May 8, 2021
Flagler Village in Fort Lauderdale used to be home to drugs, murder, and prostitution but now finds itself home to new businesses, working professionals, and rapid development.
( FORT LAUDERDALE, Fla. ) — If you take a minute, sit back, close your eyes and think of Fort Lauderdale, what images come to mind?
I’d hazard a guess that it’s a mix of bright sunshine, palm trees, sandy beaches—and spring break debauchery.
You’re likely not thinking of drugs, prostitution, gangland killings, and abject poverty. But that is exactly what part of Fort Lauderdale had for much of the 1980s and 1990s, and the place where most of it happened or could be expected to happen was in Flagler Village—then called Flagler Heights.
Just ask Mike Ferber about that. He bought a house in Flagler Heights for $38,000 cash in 1986 and still lives there to this day, doing his weekly sweeping of leaves from the original walkway in jeans and an oversize long-sleeve shirt. Ferber has seen the neighborhood at its absolute worst, at the height of the crack cocaine epidemic that swept America, for which Fort Lauderdale had a direct pipeline via I-95 from Miami. For him, that meant trying to mind his own business in a troubled neighborhood while living across the street from a man whom he claims was a prominent drug dealer at that time. Thankfully for him, the two didn’t cross paths that often, but when they did see one another, it was usually confined to a simple head nod and then onto other things.
“I wanted him to know that it doesn’t matter to me how a man makes his living. You’re concerned about who I am. I’m not about to call anybody. I mind my own business.”
Video: Flagler Village Revitalization
‘The tracks were the dividing line between white and Black’
A crime-ridden neighborhood was not what Henry Flagler envisioned when he built the Florida East Coast (FEC) Railroad in the late 1890s. It certainly wasn’t a neighborhood he’d have wanted his name attached to a century later. Up until the railroad came, South Florida was just a few settlements, largely unpopulated after the Second Seminole War in 1842.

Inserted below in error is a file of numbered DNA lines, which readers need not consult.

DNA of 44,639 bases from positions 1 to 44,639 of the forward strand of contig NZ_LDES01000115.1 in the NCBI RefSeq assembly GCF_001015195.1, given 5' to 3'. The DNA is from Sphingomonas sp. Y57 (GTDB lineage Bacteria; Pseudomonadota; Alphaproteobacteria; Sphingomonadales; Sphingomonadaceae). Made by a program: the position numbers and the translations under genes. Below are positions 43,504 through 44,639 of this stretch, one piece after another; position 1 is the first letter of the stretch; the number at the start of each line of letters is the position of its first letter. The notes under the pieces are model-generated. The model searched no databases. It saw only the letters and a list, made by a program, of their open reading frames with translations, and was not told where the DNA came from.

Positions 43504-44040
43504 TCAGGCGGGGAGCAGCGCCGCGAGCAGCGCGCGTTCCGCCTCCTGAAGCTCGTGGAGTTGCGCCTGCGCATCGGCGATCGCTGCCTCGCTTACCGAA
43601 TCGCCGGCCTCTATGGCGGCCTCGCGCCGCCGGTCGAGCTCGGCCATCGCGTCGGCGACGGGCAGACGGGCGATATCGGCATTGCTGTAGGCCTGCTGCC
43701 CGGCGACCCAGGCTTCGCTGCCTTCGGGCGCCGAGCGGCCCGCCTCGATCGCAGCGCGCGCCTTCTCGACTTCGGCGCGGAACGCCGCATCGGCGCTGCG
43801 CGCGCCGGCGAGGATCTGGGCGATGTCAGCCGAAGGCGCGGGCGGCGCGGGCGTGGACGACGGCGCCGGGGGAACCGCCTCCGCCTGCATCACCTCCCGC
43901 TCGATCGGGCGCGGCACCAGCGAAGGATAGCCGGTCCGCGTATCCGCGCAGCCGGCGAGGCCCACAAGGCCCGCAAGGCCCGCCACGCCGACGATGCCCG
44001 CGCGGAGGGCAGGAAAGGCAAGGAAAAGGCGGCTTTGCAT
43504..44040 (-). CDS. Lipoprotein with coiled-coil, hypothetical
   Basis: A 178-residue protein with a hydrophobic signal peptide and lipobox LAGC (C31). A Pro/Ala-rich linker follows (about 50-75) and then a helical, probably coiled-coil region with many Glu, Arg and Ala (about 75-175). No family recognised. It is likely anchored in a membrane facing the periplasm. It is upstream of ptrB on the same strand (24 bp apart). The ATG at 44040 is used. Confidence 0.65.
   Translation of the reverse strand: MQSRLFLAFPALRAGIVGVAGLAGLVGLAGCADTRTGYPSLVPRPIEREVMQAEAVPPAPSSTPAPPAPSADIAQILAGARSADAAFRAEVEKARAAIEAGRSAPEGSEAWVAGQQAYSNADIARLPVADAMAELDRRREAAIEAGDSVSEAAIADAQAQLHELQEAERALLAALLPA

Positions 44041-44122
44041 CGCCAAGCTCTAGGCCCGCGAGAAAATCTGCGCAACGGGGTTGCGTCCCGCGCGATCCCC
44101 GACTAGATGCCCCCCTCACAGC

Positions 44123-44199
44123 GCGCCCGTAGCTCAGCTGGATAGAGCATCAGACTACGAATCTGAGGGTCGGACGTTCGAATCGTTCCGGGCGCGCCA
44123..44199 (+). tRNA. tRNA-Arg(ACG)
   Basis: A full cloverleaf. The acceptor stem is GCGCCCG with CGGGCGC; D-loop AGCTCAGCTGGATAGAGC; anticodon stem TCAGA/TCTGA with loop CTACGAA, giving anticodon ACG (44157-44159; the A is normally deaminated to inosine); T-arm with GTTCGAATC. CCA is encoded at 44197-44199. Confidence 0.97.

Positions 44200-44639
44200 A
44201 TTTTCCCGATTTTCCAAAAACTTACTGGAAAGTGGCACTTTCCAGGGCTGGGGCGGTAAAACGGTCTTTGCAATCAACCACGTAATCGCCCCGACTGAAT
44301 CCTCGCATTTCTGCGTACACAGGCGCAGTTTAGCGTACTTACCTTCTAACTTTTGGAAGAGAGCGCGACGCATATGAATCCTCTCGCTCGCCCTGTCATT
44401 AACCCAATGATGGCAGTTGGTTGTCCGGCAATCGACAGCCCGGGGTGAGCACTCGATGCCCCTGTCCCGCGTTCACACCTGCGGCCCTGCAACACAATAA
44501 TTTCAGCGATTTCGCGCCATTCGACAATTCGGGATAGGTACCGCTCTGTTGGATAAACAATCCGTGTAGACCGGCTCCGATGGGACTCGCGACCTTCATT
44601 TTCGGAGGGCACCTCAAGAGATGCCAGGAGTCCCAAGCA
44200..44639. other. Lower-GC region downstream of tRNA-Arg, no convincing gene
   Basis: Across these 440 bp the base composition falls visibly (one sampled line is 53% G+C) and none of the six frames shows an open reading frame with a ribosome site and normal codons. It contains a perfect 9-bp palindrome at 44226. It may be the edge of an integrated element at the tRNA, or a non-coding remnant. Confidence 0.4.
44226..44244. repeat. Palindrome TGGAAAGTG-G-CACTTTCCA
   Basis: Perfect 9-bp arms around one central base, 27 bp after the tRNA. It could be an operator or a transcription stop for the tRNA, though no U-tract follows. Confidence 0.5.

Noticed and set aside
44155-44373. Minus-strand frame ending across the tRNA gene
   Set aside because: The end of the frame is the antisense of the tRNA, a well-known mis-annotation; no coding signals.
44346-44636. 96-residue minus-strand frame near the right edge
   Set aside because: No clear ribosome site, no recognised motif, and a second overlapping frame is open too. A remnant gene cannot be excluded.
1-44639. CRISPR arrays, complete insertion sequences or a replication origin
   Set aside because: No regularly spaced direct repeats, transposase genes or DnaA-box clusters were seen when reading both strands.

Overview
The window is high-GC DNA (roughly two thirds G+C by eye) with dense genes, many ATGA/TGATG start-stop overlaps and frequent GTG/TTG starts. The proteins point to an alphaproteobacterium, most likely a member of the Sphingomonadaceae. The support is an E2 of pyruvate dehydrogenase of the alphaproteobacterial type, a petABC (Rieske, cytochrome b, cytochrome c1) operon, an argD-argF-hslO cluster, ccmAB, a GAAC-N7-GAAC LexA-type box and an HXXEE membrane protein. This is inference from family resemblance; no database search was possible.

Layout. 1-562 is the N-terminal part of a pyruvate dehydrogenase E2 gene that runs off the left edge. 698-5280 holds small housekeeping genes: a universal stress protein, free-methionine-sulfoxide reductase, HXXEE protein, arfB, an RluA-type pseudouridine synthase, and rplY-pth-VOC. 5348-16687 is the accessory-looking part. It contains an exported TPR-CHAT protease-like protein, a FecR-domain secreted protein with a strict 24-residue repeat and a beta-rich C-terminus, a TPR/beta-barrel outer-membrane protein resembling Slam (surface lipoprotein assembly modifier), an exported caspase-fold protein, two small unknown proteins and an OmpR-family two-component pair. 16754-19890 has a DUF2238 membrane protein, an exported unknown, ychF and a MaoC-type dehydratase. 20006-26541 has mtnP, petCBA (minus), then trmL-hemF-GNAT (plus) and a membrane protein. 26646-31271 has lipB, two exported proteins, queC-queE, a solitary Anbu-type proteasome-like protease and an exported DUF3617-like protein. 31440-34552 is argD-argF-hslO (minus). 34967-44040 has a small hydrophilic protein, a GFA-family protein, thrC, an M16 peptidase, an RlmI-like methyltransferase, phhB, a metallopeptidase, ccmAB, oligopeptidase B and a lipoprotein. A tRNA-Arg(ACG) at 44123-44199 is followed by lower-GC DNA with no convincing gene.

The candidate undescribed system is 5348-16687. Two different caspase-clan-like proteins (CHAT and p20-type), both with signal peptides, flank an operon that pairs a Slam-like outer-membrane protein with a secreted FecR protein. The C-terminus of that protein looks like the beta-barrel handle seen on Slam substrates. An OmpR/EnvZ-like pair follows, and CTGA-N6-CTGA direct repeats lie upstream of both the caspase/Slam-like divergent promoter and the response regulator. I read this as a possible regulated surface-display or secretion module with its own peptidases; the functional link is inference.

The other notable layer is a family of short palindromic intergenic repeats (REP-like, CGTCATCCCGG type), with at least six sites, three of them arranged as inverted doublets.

The railroad brought a massive influx of people and business to Fort Lauderdale in the 1920s. By 1940, the population was just shy of 18,000 people. By the mid-1980s, it had ballooned to more than 150,000.
With that boom, came infrastructure and affluent people making developmental decisions, including segregating the city.
The FEC line, which initially divided east and west, was now the divider between white and Black, and the affluent and impoverished.
Census data from 1970 -1990 shows the poverty rate among Black families in what was Flagler Heights skyrocketing from barely measurable to as high as 63%. Over the same period, the poverty rate among white families peaked at 12%.The affluent whites were thriving on the east side, in waterfront areas, the poorer Blacks were living hand-to-mouth on the west side – and they rarely mixed.
Except in the middle, in Flagler Village, which became the haven for drugs, prostitution, and violence during the mid-1980s crack cocaine epidemic.
“Flagler became the inter-zone, the place in the middle. There was a tremendous amount of it … it was out of control,” said Ferber, staring off into the distance recalling those days.
Eventually, the city decided to step in. Arrests were made, water and electricity cut off to known drug houses and everything boarded up.
“That was definitive, but that’s how out of control it was,” Ferber said.
“Flagler Village was ignored for a long time”
For guys like Ferber and developers like Charlie Ladd, they saw the bad but they also saw the potential – eventually. While the city was focused on improving areas downtown and along the waterfront, Ferber, Ladd, and other developers bought lots in Flagler and simply waited.
Ladd, 61, owns Barron Development and has been in the area since he was 23.
“I wasn’t as focused on Flagler initially,” he said, from behind his desk at his Fort Lauderdale office on a Zoom call with a reporter.
Neither was Jamie Sturgis, 31, who owns Native Realty. Sturgis grew up in Fort Lauderdale and also knows the history.
“This (Flagler Village) was always kind of a depressed, blighted area. Historically, it was a lot of workforce housing, which became a gateway to prostitution and drugs and all sorts of things, unfortunately.”
Based on U.S. Census household income data since the 1980s, close to 1300 households were earning less than $50,000 per year in 1980 and almost half that earning below $10,000 per year.
Unlike Ladd though, Sturgis is not a developer, he is more into the retail aspect of the neighborhood and has helped bring in some unique new businesses to the area, including his own. Native Realty has its headquarters on the northern end of Flagler Village.
In fact, Native’s offices are not far from Glitch Bar, one of those aforementioned unique businesses. Owner Dwight Slamp converted two garages into the retro 80s arcade five years ago. Slamp also wasn’t even looking at Flagler Village as a location.